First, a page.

A land-acquisition panel that reviews all Florida Forever projects examined the farm recommendations Friday.
Crist and the Cabinet could vote on a round of Florida Forever projects that includes the farm easements at the end of this month, said Jim Muller, an environmental consultant in Tallahassee who worked on Smith’s application.
The state’s first choices for the program cover more than 34,000 acres. A lot of that probably won’t end up being protected through agreements this year, because signing them all up with the money available would mean farmers accepting an average payment of just over $300 per acre for permanent loss of development potential.
conservation lands, and have even been willing to tax themselves to support local conservation land acquisition programs in many counties and municipalities.
The Florida Legislature needs to realize that environmental protection is not something that you only fund when economic times are good. Florida Forever protects services and values that we should not take for granted, and is an extremely wise and strategic use of our public dollars. Environmental protection is a core, essential value that supports a viable and sustainable economic future. We spend a lot of time and money on our built infrastructure including transportation, housing, commercial development, and other human-built structures. The Florida Legislature
continues to support such development even in situations where it is clear that we have enough or even where it may not be appropriate. In addition, Florida spends billions of dollars each of transportation infrastructure yet the majority in the Legislature claim that we cannot afford to spend $15-20 million on the bonds needed to fund Florida Forever.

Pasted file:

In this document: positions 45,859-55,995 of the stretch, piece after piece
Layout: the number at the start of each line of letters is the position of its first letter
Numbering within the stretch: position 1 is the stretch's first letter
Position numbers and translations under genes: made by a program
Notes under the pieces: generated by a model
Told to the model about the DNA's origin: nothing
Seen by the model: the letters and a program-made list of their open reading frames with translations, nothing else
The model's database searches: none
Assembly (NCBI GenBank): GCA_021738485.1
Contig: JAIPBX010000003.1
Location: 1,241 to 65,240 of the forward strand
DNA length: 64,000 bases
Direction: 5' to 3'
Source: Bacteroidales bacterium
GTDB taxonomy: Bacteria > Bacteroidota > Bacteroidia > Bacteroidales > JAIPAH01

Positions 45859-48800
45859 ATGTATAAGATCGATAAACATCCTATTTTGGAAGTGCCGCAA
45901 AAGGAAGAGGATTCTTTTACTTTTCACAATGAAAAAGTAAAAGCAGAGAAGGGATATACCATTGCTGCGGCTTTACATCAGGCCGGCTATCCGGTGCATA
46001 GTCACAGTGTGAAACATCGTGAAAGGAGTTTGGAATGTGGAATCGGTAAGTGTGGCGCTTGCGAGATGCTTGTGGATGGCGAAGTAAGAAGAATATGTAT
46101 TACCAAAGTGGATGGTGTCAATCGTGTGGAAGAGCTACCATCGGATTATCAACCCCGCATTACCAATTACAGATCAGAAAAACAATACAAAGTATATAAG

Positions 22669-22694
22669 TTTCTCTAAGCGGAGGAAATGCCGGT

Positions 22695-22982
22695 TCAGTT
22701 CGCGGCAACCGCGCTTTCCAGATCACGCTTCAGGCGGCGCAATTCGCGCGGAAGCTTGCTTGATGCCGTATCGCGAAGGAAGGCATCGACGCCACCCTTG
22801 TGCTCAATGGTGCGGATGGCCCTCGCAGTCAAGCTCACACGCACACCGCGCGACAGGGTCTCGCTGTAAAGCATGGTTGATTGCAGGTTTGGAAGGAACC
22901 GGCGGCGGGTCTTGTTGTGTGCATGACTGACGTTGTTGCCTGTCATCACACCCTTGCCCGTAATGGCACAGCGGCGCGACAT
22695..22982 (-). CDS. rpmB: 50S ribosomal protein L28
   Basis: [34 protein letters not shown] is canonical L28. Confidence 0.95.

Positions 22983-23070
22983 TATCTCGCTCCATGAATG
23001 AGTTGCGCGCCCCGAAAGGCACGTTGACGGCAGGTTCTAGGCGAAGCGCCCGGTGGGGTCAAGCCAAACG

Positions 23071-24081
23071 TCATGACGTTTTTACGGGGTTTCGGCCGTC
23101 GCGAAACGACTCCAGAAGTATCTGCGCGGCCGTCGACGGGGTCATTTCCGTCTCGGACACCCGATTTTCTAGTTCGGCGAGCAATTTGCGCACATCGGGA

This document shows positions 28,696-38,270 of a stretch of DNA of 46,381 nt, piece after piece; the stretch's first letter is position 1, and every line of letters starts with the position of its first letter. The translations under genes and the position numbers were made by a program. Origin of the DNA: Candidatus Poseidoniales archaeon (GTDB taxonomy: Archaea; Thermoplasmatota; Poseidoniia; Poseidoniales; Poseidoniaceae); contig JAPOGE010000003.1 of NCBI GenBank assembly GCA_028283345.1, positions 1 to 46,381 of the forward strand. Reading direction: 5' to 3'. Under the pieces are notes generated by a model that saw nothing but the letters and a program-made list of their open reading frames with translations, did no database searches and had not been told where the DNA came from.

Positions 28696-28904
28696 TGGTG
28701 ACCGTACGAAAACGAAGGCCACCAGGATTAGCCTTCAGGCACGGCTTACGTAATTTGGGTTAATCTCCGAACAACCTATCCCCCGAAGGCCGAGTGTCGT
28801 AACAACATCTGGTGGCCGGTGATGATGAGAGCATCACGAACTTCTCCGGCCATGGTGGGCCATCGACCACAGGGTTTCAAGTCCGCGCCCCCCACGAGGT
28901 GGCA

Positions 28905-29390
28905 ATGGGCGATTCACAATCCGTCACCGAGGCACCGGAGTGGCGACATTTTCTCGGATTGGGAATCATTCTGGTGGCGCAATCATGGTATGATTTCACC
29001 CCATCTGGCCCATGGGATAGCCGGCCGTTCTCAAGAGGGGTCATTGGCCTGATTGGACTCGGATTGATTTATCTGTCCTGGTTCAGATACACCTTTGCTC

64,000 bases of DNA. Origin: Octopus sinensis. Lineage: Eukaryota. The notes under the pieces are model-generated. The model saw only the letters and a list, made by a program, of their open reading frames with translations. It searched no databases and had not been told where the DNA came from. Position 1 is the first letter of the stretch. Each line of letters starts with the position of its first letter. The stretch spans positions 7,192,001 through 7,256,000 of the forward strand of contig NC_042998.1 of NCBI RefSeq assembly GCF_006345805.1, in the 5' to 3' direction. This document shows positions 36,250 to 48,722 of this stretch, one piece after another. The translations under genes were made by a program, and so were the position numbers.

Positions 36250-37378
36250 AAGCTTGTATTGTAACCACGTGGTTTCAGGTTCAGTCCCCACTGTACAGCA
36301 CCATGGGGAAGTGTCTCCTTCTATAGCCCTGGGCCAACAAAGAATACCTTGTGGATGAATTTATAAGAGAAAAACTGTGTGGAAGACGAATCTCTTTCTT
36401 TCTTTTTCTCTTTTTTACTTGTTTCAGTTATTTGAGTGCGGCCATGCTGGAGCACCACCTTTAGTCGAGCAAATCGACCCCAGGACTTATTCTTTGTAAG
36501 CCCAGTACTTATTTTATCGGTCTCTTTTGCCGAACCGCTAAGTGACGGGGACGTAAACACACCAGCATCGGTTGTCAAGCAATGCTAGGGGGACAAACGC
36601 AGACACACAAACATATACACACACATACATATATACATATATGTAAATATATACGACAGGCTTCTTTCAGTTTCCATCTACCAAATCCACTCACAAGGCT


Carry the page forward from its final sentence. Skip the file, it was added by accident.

In comparison, Florida’s natural and rural ecosystems provide economic and other values that surpass the value of our built infrastructure. This “green” infrastructure can be defined as our natural support system that maintains native species and ecosystem processes, sustains air and water resources, and contributes to the health and quality of life for human communities. Green infrastructure provides values called ecosystem services which include water supply and purification, flood control, carbon sequestration, storm protection, maintenance of productive soils,
fiber, food, scenic values, and nature-based recreation. The economic value of these services is extremely significant. Estimates by scientists and economists indicate that ecosystem services are worth more than $33 trillion dollars a year globally, significantly more than the combined global gross national product. In addition, money spent protecting nature results in a return on investment of 100 to 1 in ecosystem services provided.
We were far-sighted to have started the Florida P-2000 program in 1990 and renewing that commitment with the Florida Forever program in 2000. Together these land conservation programs have been immensely successful in protecting jewels of Florida’s green infrastructure that will continue to provide the valuable ecological services we depend on. However, there is much work still to be done and there are many willing sellers of critical lands for protecting Florida’s wildlife, ecosystem services, and natural heritage. For many special places we may never get another chance to protect them and once gone they are gone forever.
Science makes clear that protection of natural and rural lands, ecosystem function, and the health of human communities are inextricably linked. If we want a healthy, sustainable economy and culture we must continue our commitment to Florida Forever. And instead of shelving or cutting Florida Forever we should be talking about significantly increasing its funding based on the very real and essential long term economic and societal values conservation lands provide. Florida Forever, while costing very little compared to many other things in Florida’s budget, provides a great
opportunity to ensure protection of our green infrastructure as part of a properly integrated approach to protect and provide all parts of the support system that will keep our state healthy and vibrant.
Director of the Center for Landscape and Conservation Planning
Department of Landscape Architecture
University of Florida